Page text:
Bourne has a long history of a settlement founded around the spring or the Well Head pool known as St Peter's Pool, and within the pool are seven artesian wells.
Bourne means water, and the water had medicinal qualities and was sold all over the world before tap water was introduced Bourne Abbey Church dates back to 1138 and was founded by Baldwin Fitzgilbert whose daughter married Hugh Wake. The first vicar was paid a salary of £4 a year. When it was a monastery one of the monks was Robert Manning who was the founder of the English language.
Baldocks Mill is the only remaining mill in the town and is over two hundred years old.
The Doomsday Book gave Bourne three mills, and there has been a mill on this site since 1086. The last family to live in the mill was called 'Baldock'. The Red Cross then used the mill for a while, but now it is a Heritage Centre and Museum.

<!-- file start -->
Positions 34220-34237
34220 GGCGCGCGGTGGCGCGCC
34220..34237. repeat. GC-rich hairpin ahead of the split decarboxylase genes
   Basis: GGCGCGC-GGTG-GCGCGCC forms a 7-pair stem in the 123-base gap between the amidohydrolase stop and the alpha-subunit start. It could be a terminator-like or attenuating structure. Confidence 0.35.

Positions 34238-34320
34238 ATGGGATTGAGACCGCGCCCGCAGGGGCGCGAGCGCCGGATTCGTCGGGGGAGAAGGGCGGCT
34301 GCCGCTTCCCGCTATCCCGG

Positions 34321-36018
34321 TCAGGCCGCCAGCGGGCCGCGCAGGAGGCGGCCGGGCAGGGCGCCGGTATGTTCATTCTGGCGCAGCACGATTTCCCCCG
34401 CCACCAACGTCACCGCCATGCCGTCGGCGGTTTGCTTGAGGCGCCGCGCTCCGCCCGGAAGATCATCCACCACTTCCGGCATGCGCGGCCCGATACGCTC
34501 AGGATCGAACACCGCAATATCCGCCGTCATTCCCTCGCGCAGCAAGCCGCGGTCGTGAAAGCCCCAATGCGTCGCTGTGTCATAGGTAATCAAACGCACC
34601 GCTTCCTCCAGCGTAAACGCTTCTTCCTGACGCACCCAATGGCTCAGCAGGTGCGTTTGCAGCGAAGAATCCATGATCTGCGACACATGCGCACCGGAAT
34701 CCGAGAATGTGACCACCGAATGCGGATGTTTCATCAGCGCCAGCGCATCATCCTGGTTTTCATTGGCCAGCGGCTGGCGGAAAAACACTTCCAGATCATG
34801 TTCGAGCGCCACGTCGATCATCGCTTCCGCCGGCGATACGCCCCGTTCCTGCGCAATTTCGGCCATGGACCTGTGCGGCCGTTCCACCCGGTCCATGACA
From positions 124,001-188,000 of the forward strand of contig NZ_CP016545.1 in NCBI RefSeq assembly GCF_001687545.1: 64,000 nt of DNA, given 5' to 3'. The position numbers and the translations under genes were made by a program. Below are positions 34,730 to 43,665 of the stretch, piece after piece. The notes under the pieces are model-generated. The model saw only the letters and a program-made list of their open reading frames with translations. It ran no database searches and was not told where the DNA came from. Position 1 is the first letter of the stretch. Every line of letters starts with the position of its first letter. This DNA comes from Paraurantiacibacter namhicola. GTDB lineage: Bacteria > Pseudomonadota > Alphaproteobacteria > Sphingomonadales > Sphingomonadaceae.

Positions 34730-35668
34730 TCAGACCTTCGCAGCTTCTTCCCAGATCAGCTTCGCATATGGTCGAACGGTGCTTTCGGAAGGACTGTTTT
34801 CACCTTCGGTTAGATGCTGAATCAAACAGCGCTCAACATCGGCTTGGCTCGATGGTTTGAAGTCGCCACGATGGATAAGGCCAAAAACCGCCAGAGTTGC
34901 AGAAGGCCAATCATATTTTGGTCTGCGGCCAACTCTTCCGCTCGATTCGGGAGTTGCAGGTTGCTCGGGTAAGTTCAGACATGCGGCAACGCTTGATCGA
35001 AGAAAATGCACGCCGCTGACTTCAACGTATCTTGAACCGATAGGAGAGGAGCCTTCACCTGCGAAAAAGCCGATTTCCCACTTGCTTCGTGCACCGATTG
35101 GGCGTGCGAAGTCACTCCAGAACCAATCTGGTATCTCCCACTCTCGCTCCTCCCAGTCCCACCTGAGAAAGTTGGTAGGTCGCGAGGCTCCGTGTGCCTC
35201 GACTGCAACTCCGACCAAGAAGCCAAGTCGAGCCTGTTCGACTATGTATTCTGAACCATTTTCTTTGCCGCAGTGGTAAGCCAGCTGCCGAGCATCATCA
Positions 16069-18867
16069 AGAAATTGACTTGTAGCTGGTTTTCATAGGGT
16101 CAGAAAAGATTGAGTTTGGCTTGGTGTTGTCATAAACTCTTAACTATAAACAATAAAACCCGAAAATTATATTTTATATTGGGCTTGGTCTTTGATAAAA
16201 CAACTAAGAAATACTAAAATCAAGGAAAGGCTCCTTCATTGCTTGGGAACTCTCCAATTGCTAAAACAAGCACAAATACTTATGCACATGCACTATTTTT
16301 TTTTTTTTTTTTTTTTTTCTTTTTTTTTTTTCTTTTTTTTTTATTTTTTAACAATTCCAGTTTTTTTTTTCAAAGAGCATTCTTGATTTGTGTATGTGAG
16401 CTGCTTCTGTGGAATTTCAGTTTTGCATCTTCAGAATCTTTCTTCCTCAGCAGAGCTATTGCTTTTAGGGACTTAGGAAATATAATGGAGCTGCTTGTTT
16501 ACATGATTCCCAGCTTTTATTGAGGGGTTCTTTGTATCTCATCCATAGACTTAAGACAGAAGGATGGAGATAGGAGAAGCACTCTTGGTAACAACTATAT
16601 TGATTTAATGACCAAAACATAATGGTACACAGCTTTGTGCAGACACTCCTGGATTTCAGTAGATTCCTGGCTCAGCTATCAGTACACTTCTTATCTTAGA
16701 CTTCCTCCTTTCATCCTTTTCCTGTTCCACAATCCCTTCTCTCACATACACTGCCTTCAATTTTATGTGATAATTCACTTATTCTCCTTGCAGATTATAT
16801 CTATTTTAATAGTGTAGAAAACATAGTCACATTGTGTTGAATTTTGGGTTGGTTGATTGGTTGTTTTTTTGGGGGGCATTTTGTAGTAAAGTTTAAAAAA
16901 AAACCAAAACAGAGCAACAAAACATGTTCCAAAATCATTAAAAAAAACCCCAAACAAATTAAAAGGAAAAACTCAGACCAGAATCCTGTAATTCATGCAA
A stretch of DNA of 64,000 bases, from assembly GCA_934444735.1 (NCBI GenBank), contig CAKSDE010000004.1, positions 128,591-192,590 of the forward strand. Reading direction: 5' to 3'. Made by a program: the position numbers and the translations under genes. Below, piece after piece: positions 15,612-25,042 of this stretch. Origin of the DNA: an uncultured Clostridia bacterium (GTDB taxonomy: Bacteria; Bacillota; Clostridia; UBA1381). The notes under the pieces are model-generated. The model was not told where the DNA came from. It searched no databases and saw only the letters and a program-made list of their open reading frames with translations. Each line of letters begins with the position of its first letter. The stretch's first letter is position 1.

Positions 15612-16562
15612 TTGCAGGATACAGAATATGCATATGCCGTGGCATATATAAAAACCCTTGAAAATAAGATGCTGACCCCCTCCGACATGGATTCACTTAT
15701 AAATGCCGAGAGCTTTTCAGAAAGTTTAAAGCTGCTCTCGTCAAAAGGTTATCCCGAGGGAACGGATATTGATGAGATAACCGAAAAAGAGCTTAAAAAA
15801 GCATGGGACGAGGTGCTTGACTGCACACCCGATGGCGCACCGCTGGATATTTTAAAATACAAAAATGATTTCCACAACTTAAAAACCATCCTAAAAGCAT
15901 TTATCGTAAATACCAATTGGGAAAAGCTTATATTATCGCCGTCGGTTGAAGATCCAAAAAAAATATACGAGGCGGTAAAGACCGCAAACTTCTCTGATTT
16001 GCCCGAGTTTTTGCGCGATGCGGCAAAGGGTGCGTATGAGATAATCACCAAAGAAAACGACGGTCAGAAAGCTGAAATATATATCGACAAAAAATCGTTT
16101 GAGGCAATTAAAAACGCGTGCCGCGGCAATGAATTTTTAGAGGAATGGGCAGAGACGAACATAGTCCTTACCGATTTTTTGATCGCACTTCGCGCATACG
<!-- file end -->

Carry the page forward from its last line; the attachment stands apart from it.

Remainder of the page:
The Red Hall is an Elizabethan house 16th to 17th century built by Gilbert Fisher who died in debt because of the building cost. Numerous families lived here and then it became a private school before the railway had it for a ticket office. Now it is in the ownership of the Bourne United Charities.
Bourne Castle, which stood on the site of the Well Head Field, was thought to be made of wood. The outline of the moat can still be seen.
The Angel Hotel was a coaching house where horses were changed when the coach was on its way from London to Lincoln. It is still a thriving hotel.
A number of famous people were born in or associated with Bourne:
1. Raymond Mays the racing driver.
2. William Cecil Lord Burghley who was a great Elizabethan statesman.
3. Charles Frederick Worth famous for haute couture and perfume.